We’ve been sued.

BT, Prodigy U.S. hyperlink patent trial date set: BT owns what it calls the Hidden Page patent, which was filed in the U.S. in 1976, granted in 1989 and isn’t due to expire until 2006, giving the company the intellectual property rights to hyperlink technology. Hyperlinks connect text, images, and other data on the Internet in such a way as to allow a user to click on a highlighted object on a Web page in order to bring up an associated item contained elsewhere on the Web.


As far as I can tell, this patent applies just as well to symbolic links in the UNIX filesystem, Mac OS aliases, Windows shortcuts, anything written in Hypercard, anything with a GUI, menu-driven programs (smit, for example), an index, a b-tree, a detour sign, a table of contents in a printed book — or even a Socratic dialogue, which reveals the argument through questions.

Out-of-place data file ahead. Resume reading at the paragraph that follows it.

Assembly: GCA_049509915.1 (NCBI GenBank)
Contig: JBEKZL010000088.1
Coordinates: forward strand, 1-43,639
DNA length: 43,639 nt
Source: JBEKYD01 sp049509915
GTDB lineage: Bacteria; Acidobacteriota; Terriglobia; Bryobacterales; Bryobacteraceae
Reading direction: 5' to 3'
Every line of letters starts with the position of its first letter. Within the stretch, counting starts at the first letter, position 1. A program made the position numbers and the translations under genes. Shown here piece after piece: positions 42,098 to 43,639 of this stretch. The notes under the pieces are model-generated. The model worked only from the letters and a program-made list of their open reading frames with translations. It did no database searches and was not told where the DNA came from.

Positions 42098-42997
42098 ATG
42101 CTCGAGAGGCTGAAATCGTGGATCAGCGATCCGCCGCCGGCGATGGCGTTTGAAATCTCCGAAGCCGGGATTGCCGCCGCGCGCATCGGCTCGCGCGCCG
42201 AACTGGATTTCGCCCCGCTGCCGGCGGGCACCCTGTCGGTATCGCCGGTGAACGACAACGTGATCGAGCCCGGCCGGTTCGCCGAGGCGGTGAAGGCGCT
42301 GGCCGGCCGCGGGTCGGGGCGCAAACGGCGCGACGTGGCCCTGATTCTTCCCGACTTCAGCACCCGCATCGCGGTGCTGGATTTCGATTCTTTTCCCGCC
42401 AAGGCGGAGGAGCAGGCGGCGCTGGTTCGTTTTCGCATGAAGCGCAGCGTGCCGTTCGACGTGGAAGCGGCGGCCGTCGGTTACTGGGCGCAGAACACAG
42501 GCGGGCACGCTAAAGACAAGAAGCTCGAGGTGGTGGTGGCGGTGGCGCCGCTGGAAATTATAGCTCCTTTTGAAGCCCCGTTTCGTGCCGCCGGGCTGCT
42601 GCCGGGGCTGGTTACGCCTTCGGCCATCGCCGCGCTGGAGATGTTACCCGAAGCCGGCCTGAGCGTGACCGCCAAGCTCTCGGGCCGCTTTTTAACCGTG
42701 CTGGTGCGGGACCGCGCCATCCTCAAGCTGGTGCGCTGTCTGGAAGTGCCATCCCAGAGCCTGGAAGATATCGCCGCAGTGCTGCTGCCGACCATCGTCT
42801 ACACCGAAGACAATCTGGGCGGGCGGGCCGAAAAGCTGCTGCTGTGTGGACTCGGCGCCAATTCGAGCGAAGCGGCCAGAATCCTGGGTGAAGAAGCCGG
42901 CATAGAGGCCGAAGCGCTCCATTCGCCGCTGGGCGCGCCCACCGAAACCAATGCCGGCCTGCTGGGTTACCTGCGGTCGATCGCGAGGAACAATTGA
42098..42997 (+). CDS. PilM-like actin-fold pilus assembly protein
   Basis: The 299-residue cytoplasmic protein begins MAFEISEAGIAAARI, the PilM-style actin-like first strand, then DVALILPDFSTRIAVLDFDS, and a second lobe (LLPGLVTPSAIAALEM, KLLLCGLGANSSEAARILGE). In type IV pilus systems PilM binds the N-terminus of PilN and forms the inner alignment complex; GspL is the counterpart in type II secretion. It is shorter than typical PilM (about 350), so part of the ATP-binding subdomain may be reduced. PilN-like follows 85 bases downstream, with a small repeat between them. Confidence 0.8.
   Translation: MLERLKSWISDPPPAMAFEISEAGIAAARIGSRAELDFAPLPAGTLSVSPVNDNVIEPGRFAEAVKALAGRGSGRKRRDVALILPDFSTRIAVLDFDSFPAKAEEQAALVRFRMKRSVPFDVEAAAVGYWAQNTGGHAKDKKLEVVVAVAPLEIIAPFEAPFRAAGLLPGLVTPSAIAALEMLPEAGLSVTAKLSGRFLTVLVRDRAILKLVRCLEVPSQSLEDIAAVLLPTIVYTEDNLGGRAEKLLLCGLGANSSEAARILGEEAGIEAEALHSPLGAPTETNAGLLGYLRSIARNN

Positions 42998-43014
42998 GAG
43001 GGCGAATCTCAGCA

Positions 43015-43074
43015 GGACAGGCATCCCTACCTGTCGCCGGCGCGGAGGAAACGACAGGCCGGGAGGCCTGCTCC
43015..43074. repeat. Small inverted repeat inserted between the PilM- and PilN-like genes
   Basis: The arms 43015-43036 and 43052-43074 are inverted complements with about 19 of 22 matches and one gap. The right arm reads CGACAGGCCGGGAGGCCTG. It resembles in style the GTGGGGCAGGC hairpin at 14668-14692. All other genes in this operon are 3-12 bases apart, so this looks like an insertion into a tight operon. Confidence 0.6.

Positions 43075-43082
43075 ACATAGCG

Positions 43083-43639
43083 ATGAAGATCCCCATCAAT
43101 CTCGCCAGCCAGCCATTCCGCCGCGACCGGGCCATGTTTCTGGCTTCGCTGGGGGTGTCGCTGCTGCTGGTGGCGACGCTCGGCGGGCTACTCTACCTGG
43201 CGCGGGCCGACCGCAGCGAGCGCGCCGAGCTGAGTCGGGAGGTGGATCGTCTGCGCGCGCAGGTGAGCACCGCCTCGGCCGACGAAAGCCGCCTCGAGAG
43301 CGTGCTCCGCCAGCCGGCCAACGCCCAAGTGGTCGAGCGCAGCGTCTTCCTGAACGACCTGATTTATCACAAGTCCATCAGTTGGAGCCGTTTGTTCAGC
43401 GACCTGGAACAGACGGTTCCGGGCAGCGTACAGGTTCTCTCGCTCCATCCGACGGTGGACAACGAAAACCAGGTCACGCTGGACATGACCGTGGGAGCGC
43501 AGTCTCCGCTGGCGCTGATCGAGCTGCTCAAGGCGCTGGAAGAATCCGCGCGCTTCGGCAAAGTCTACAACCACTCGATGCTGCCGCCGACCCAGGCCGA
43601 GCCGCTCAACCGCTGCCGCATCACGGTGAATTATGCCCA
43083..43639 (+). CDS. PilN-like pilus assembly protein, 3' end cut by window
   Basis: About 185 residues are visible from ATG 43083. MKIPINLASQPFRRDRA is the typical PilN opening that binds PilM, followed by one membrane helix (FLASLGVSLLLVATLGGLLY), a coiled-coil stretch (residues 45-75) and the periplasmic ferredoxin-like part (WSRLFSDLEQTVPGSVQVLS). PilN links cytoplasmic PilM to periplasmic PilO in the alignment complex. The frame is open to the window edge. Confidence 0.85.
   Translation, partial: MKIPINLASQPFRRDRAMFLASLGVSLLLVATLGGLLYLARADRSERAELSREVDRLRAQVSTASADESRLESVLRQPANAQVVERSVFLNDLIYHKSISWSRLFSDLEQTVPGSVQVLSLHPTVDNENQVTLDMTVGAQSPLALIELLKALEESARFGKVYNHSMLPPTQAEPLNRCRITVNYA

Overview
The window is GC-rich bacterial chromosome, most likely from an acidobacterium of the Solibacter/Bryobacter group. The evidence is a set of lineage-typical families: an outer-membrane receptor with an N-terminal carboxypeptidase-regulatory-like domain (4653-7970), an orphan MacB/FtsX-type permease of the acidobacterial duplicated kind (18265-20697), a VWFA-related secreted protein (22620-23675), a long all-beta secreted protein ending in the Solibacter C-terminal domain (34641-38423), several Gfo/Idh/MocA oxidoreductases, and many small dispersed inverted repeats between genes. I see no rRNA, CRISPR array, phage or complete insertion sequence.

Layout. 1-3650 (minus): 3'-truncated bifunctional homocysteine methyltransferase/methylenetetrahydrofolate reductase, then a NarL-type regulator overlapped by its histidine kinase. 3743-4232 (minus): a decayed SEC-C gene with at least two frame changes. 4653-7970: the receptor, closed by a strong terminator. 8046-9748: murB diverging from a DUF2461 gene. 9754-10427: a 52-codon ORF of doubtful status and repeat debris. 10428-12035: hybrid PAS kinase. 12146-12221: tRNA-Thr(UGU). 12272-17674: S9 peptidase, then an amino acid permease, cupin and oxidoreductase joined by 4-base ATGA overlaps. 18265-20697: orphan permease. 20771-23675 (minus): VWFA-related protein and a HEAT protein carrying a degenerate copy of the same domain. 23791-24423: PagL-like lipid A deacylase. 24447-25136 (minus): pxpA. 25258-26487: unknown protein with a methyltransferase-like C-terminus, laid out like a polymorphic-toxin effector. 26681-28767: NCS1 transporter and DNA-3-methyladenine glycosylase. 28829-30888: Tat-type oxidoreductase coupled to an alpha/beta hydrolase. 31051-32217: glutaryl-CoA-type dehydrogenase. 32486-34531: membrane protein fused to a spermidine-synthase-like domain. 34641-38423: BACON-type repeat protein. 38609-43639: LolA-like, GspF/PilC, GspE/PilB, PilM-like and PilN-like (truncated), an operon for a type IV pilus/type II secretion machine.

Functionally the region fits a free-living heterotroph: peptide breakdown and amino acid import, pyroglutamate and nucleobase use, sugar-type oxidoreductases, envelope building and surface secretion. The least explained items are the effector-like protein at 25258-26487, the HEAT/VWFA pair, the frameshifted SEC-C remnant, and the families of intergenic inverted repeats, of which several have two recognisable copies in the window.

To patent this is absurd.

Despite everything, some folks just don’t understand hyperlinks. You would think that the e-mail announcing this article would have contained the URL.

But I can see why it didn’t. The headline linking the story is not the same as the headline on the story. The article is not mentioned in the links for the print version, or for the section in which it appeared in the print version, though if I had the print version in front of me I may have jumped directly to the “Tech” section. And a search for terms known to be in the article didn’t find anything recent.